Catheter-associated urinary tract infections (CAUTIs) represent the most common nosocomial infection. The authors' baseline rate of CAUTI for general medical service was elevated at 36 per 1000 catheter-days.
Introduction: Catheter-associated urinary tract infection (CAUTI) is one of the most common nosocomial infections in hospitals, accounting for 36% of all health care-associated infections. Areas covered: We aimed to address the potential impact of antimicrobial coating of catheter materials for the prevention of CAUTI and to analyze the progress made in this field.
Surveillance of health care-associated, catheter-associated urinary tract infections (CAUTI) are the corner stone of infection prevention activity. The Centers for Disease Control and Prevention's National Healthcare Safety Network provides standard definitions for CAUTI surveillance, which have been updated periodically to increase objectivity, credibility, and reliability of urinary tract infection definitions.
Current surveillance for healthcare-associated (HA) urinary tract infection (UTI) is focused on catheter-associated infection with hospital onset (HO-CAUTI), yet this surveillance does not represent the full burden of HA-UTI to patients.
Microbial colonization of urinary catheters remains a serious problem for medicine as it often leads to biofilm formation and infection. Among the approaches reported to deal with this problem, surfaces functionalization to render them with antimicrobial characteristics, comprises the most promising one.
Surveillance of health care-associated infections (HCAIs) is an integral part of infection control programmes, especially in intensive care units (ICUs). Device-associated infections (DAIs) are a major threat to patient safety.
Catheter-associated urinary tract infection (CAUTI) is one of the most prevalent healthcare-associated infections (HAIs) in the UK and can have implications for both the patient and the health service.
To identify the point prevalence of indwelling urinary catheters (IDCs) in adult inpatients in acute care hospitals, and to describe the indications for IDC insertion based on patient age, gender, specialty and hospital.
Over 75% of hospital-acquired or nosocomial urinary tract infections are initiated by urinary catheters, which are used during the treatment of 16% of hospitalized patients. Taking the United States as an example, the costs of catheter-associated urinary tract infections (CAUTI) are in excess of $451 million dollars/year.
The incidence of infectious complications has not been previously compared for two types of common urinary catheters used in the long-term care setting: indwelling urethral catheters and suprapubic catheters.
Bladder irrigation can be performed to prevent catheter-associated urinary tract infections (CAUTI), but its efficacy has been not reported in short-term indwelling urinary catheterization. This clinical trial aimed to examine the efficacy of bladder irrigation with normal saline solution in preventing CAUTI in comatose patients admitted to intensive care units.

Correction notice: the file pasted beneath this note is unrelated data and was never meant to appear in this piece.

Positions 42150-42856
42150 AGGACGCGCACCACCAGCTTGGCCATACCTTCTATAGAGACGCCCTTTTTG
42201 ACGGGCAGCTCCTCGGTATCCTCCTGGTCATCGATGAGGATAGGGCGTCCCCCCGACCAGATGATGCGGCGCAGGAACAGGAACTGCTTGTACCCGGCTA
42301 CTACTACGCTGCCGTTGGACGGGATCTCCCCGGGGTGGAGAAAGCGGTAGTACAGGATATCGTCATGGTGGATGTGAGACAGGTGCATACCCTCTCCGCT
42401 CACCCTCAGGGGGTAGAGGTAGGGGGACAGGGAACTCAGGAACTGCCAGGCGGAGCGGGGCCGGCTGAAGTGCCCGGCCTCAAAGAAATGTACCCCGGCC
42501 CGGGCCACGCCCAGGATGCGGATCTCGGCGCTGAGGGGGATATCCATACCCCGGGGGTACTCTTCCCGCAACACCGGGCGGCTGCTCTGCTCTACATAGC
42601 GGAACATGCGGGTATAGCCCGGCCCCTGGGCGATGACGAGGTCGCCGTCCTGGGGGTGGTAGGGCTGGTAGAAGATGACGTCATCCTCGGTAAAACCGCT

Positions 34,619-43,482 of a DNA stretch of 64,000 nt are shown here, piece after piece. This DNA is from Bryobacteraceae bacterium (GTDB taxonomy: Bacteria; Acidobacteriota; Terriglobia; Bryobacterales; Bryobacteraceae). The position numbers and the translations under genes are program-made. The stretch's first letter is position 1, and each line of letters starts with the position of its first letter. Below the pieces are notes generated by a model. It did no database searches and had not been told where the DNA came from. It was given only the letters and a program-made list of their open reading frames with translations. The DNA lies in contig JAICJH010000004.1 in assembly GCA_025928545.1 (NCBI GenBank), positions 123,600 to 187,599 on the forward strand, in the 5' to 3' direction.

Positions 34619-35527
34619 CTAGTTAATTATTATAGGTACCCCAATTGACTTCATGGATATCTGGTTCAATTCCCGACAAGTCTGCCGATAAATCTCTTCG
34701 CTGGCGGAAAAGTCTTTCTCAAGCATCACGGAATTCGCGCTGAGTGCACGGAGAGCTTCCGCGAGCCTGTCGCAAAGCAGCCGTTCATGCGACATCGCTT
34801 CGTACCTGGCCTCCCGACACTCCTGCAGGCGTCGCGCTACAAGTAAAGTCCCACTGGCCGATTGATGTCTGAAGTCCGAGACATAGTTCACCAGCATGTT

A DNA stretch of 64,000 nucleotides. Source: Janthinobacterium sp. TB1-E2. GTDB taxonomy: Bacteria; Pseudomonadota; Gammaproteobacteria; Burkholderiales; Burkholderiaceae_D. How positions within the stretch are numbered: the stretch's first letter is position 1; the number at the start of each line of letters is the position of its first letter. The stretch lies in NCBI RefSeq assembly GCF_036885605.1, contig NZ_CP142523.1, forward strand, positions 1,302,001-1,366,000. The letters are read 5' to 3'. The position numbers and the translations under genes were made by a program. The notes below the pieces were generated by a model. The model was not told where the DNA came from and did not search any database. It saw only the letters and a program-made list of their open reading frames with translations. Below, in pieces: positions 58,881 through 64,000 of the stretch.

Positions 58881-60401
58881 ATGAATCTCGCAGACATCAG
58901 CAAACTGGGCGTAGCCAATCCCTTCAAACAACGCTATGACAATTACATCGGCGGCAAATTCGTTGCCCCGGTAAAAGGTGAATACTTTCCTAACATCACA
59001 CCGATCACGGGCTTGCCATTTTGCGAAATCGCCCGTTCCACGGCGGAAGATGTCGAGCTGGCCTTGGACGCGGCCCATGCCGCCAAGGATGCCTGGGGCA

We performed a systematic review of randomized controlled trials to assess the incidence of urinary tract infection (UTI) and complications of different urinary drainage methods (indwelling urinary catheterization, suprapubic catheterization, and intermittent catheterization.
Complications from catheter-associated urinary tract infections (CAUTIs) can cause morbidity and mortality. Our institution's Trauma Quality and Improvement Program analysis identified CAUTIs as an outlier complication in our trauma population.
The purpose of this methodological study was to develop a measure to be used for the evaluation of health professionals' knowledge and attitudes about catheter-associated urinary tract infections (CAUTI) control precautions.
The purpose of this study was to describe and compare factors that affect urinary tract infection (UTI) rates in people with spina bifida (SB) and neurogenic bladder dysfunction before and following initiation of intermittent catheterization (IC).
Catheter-associated urinary tract infections (CAUTIs) are one of the most common nosocomial infections and can lead to numerous medical complications from the mild catheter encrustation and bladder stones to the severe septicaemia, endotoxic shock, and pyelonephritis.
Chronic bacterial infections on medical devices, including catheter-associated urinary tract infections (CAUTI), are associated with bacterial biofilm communities that are refractory to antibiotic therapy and resistant to host immunity.
Early removal of urinary catheters is an effective strategy for catheter-associated urinary tract infection (CAUTI) prevention. We hypothesized that a nurse-directed catheter removal protocol would result in decreased catheter utilization and CAUTI rates in a surgical trauma intensive care unit (STICU).
Catheter Associated Urinary Tract Infections are among the most common urological infections world-wide. Bacterial biofilms and encrustation cause significant complications in patients with urinary catheters.
Catheter-associated urinary tract infection (CAUTI) is the leading cause of hospital-acquired infections in hospitalized patients in medical and surgical wards, but it is still commonly underdiagnosed in critically ill patients despite a higher device usage rate.